Media Release: Tuesday, July 10, 2007
Issues of morality and compassion will be among those to influence the casting of the Christian vote in the next Federal election as Christians look to see Australia going in a direction that is governed by concern for ‘values’ and ‘people’ along with attention to the economy and climate change.
That’s the view of the Australian Christian Lobby (ACL) based on the detailed results of a survey of 1,882 Christians carried out by On Line Opinion as a sub-set of a wider Federal Election 2007 Benchmark Poll.
“The poll results reveal some interesting trends, such as Christians being slightly more likely to be swinging voters than the general electorate, and a strengthening in the vote for some of the minor parties among more frequent churchgoers,” ACL National Chief of Staff David Yates said today.
“It confirms that, although there are some key differences in the way various denominations vote, there tend to be common concerns of caring for people and upholding family values which underlie much of the Christian vote.
“It will be a challenge for all political parties to take on board and address these concerns in the lead-up to the Federal Election. As the recent ABS Census figures showed, 64% of Australians identify themselves as Christians – meaning the broader constituency which shares these values is a very significant one.”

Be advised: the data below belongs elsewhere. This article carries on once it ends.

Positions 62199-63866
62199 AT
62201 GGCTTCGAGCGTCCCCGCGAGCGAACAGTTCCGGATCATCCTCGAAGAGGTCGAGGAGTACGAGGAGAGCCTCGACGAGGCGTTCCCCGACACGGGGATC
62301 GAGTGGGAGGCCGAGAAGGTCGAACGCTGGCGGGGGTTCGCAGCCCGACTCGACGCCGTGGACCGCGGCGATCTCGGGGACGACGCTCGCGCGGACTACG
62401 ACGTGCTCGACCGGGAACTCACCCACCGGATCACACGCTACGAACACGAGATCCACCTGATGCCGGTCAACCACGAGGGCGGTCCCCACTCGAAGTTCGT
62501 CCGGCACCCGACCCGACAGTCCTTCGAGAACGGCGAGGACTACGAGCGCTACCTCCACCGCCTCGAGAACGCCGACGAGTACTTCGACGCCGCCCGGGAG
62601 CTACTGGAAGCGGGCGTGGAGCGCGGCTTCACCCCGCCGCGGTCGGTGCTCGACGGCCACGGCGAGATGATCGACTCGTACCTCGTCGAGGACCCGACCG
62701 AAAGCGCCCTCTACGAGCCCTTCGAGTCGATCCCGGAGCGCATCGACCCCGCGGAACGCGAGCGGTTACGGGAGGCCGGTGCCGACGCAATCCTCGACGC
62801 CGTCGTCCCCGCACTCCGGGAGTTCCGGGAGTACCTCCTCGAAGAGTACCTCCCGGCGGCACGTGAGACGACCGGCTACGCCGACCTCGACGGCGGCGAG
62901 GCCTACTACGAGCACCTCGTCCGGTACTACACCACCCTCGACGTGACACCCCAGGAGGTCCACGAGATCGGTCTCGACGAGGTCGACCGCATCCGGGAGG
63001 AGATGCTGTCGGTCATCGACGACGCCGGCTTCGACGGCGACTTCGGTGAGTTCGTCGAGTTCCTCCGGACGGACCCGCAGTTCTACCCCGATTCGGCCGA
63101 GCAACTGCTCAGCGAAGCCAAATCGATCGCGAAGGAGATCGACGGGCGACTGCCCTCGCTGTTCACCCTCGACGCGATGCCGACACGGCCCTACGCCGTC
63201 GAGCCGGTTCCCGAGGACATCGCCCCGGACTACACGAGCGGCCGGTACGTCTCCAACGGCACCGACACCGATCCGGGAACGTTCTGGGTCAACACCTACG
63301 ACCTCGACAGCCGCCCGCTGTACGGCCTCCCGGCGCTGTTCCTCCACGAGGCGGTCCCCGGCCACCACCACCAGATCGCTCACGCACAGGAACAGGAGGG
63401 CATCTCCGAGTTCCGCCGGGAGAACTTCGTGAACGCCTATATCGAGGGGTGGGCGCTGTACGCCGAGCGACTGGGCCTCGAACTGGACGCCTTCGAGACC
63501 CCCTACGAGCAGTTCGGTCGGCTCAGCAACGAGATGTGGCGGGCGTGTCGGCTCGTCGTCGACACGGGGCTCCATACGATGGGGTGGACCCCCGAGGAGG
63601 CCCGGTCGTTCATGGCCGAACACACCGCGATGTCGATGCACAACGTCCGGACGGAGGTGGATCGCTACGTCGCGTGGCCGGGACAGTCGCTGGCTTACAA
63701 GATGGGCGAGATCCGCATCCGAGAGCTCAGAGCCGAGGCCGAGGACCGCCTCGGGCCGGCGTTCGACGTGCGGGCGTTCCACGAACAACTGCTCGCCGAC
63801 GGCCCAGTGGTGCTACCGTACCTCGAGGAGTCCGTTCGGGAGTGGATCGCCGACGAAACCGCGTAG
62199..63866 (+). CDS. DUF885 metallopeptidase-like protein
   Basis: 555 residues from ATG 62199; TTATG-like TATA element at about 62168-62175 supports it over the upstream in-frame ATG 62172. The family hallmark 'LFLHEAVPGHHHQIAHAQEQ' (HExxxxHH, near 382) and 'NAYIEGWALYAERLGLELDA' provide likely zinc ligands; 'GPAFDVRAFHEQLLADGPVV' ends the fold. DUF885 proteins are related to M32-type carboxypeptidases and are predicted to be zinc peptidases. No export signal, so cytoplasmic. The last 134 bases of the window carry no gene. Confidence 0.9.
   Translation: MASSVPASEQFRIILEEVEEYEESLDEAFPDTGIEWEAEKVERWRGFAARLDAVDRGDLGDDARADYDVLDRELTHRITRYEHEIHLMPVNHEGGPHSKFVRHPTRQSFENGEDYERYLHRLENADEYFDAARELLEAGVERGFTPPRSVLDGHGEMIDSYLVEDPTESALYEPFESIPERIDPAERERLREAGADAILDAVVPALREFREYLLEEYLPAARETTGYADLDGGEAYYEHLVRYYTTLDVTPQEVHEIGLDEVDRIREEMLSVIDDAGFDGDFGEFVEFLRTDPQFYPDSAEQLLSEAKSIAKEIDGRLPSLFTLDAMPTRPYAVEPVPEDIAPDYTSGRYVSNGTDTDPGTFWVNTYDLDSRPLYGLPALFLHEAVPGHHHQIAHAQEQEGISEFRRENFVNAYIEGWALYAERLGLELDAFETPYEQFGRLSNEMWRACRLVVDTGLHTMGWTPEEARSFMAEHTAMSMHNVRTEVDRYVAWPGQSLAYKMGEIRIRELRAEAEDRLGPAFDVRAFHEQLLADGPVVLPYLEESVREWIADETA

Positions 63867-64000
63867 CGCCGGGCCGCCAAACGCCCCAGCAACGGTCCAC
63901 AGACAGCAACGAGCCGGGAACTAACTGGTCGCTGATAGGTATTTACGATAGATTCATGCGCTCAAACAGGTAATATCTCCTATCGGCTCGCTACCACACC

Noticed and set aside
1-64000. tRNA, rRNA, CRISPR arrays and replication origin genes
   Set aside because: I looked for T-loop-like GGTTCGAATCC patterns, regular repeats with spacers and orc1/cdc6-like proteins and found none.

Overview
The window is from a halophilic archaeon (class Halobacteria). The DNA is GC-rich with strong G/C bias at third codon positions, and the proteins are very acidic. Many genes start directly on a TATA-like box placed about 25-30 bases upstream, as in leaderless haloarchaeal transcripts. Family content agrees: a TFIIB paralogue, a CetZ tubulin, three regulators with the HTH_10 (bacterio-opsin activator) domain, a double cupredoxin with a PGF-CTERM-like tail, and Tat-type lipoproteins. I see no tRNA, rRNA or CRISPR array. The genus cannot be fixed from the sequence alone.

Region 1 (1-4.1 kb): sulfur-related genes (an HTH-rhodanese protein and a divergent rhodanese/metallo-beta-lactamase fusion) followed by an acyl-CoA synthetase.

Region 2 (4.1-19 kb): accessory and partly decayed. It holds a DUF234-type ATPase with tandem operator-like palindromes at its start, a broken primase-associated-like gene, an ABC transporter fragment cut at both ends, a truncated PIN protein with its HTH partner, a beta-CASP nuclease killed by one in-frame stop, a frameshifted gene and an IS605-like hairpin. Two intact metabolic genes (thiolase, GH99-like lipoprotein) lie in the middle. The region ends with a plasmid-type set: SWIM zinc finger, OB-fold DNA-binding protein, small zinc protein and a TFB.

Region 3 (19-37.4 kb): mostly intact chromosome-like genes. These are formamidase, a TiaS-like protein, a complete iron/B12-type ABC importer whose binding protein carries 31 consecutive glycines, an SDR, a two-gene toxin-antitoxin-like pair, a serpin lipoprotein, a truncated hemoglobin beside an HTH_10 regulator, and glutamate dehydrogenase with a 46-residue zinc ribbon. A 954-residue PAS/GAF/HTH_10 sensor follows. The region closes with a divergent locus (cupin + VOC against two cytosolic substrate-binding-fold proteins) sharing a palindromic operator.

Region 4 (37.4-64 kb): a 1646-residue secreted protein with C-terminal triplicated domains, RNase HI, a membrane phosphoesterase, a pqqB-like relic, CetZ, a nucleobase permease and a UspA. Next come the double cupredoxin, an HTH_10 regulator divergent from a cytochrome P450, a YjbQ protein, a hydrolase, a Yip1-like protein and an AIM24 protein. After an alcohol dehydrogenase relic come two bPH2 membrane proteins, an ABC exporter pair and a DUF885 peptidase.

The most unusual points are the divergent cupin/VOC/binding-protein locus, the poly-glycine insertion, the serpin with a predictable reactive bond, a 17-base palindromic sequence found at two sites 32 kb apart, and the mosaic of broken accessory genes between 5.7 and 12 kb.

Mr Yates said that, particularly since the 2004 Federal election, politicians have been showing an increased awareness of the importance of the Christian vote.
“While many Christians are weighing up how the major parties address their concerns, at the time the poll was taken between April 20 and May 22, there were also key segments of the Christian vote which were headed for the minor parties – including 12% for Family First, 11% for Christian Democrats and 11% for Greens.
“On the other hand the Christian vote for the Democrats appears to have dropped dramatically to only 2% - with only three denominations recording any votes at all in this direction.
“The strengthening in votes for some of the minor parties points to preference arrangements being particularly important at the next election.”
Mr Yates said it was pleasing to see that not only Christians, but the biggest proportion of all those surveyed in the full On Line Opinion poll, felt that Christian values have had a positive impact on Australian culture (45% said positive compared to 27% negative).
“Many people don’t stop and think about how important a Christian influence in the political sphere has been to our past and will be to our future,” Mr Yates said.
“It seemed contradictory that the majority of the full survey felt that religious values should be separated from political discussion (52% for to 39% against). The majority of Christians knew better, indicating that this should not be the case (28% for to 68% against).
“With Census figures showing the clear majority of Australians identifying with Christian values, it is completely fitting for the Christian voice to influence our government and our society. Anything less would be undemocratic, and remove a major voice for good.”
The full On Line Opinion analysis of their Benchmark Poll can be found at www.whatthepeoplewant.net. In all, 3189 people provided valid responses to the opt-in survey, with Christians making up 59% of respondents (or 1,882). On Line Opinion states that the poll was not properly randomised but is one of the largest straw polls in Australia. As well as analysing the views of the total sample, the poll included separate analyses the views of two sub-groups – one of which was Christians.
Media Contact: Glynis Quinlan